Here are 50 something things you shouldn’t get your Father on his 50 Something Birthday:

1. A 40 oz Bottle of Hard Liquor
Pops, you’re old now. You should be in bed by 8.30pm LATEST. What do you think you are?! Forty something?! Enjoy your 50’s with some chamomile tea and MAYBE a glass of Bailey’s and Milk…if it’s Christmas… and you’re feeling wild and frisky.


2. A Pet Rock
Dad, I just don’t know how many more years you’re going to be around, and a Pet rock is a lot of responsibility. I wouldn’t want to get you a pet rock only for me to have to adopt it back. So. Probs just stick to pets that die more frequently. Like Goldfish. Good ol’ predictably death-hungry fishes. Yay!


3. A “cool” Sweater
I don’t want you to get mugged by hipsters who want to steal your style, you trendy old man you (I already see them eyeing up your 80’s jeans…isn’t it great they came back in fashion!)

4. A Map
Look Dad, all of the places you wanted to visit but you never will!

5. Book, “100 Places to see before you die”

6. Best of Nickleback CD
No one should own this, and despite the old man jokes, I actually love you.

7. A life-time membership anywhere
Well. You’re not going to use it much are you? Probs should have bought it for you when you were born. Get the most use out of it.

8. A Pound of Mar-i-ju-ana
You’re already moving slow enough and laughing at lame things. Lets just leave that one alone.

9. A Vehicle
PAHAHA like i’ll ever be able to afford a vehicle. Also should you be driving? Think of society.

10. Google Glasses

11. Salsa classes

12. A potato

13. Underwear

14. A blow up sex doll

15. Concert Tickets
Who knows if you’ll be around… we can’t plan that far ahead!


16. A mirror

17. Ties
How many working days do you really have left in you?

18. A retirement plan
Can’t afford…on your own old man

19. Adult diapers
I don’t want to deal with your shit…literally…


20. Tight leather pants

21. Ski’s

22. Unicycle

23. Condoms

24. An escort

25. A guide dog

26. A hearing aid

27. A disabled parking permit

28. Extra slippery shower soap

29. Expired milk

30. Heroin

31. Skydiving Lessons

32. Netty-pot

33. A pound of Butter

34. Swim with Sharks experience

35. A turtle
I don’t want you to feel bad when it out lives you

36. Protein Powder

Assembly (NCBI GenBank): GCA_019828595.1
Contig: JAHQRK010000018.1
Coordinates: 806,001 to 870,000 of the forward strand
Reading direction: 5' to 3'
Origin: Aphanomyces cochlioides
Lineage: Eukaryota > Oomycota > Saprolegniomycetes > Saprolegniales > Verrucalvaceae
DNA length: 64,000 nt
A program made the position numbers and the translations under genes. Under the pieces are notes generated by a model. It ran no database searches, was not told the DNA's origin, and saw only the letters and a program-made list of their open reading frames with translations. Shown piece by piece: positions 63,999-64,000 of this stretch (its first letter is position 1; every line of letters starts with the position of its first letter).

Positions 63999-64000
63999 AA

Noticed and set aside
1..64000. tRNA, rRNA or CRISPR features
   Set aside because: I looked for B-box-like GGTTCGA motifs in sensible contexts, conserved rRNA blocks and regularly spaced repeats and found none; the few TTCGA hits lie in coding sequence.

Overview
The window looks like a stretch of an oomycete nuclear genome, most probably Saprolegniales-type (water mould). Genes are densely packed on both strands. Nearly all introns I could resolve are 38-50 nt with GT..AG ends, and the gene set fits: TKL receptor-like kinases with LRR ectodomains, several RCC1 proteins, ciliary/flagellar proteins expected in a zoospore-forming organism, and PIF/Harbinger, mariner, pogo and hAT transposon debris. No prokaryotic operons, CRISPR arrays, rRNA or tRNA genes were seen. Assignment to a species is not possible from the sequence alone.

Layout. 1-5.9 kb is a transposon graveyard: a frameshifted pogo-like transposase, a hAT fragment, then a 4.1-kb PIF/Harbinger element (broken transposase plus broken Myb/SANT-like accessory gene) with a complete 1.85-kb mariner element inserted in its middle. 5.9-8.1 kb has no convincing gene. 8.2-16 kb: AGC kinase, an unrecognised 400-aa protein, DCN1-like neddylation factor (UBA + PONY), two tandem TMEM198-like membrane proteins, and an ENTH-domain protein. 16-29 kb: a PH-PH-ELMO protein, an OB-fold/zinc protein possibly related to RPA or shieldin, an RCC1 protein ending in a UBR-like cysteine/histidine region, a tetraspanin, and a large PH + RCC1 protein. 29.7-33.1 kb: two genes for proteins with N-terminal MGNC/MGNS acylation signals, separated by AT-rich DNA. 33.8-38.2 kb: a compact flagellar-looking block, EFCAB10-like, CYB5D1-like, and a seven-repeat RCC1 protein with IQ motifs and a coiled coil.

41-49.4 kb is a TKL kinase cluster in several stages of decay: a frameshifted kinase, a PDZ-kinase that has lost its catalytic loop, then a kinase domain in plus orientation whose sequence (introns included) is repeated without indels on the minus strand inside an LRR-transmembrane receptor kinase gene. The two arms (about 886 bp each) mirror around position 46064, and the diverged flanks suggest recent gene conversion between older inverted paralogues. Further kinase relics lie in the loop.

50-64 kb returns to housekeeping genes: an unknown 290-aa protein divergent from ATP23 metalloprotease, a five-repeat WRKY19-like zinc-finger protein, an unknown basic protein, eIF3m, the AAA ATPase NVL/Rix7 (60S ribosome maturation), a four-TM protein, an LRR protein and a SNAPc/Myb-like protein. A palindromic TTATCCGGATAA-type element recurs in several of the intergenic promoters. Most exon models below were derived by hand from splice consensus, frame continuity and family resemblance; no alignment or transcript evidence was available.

Do you even Lift?

37. Back Wax


38. Crack Wax

39. Sack Wax

40. G-string

41. Samurai Sword

42. Light Saber

43. Electric Knife

44. Blender

45. Wooden Spoon
Wouldn’t want you to hurt yourself.

46. Map to buried Treasure

47. Cursed Amulet

48. 10,000 Piece Jigsaw Puzzle
I don’t want you to never know what it creates!

49. Poison Toad

50. List of 50 something things people shouldn’t buy you and take every opportunity to poke fun at how old you are…..ohhhhh shitttt

Just kidding Daddy! I love you so much, and I hope one day I’ll be as cool as you were in your mid to late twenties.

And as skinny.Thanks for the Genes!





Saying Goodbye to “Home”

Earth boy - South America

When people ask me where I’m from, I can’t help it. I take a deep breath in, and I roll my eyes slightly.

Where am I from?

What a pointless question.

I think people ask it because I have a hard-to-place accent. I think people ask it, because they are trying to put you in a box in their mind. I think people are trying to categorize you. Do the places we are “from” define who we are? I suppose in some ways they do. Where you hail from is a cultural touchstone, a window into the type of person you might be.

Canadians and Americans are similar but different. If you are from Toronto, you are different from someone who is from Montreal or Vancouver. If you are an Australian, people generally assume you are friendly and outgoing. If you are Irish, you like the drink and you can get a bit crazy. Am I stereotyping? Stop me if you disagree. Are people asking you where you are from to hint at who you are? What your roots or heritage might reveal?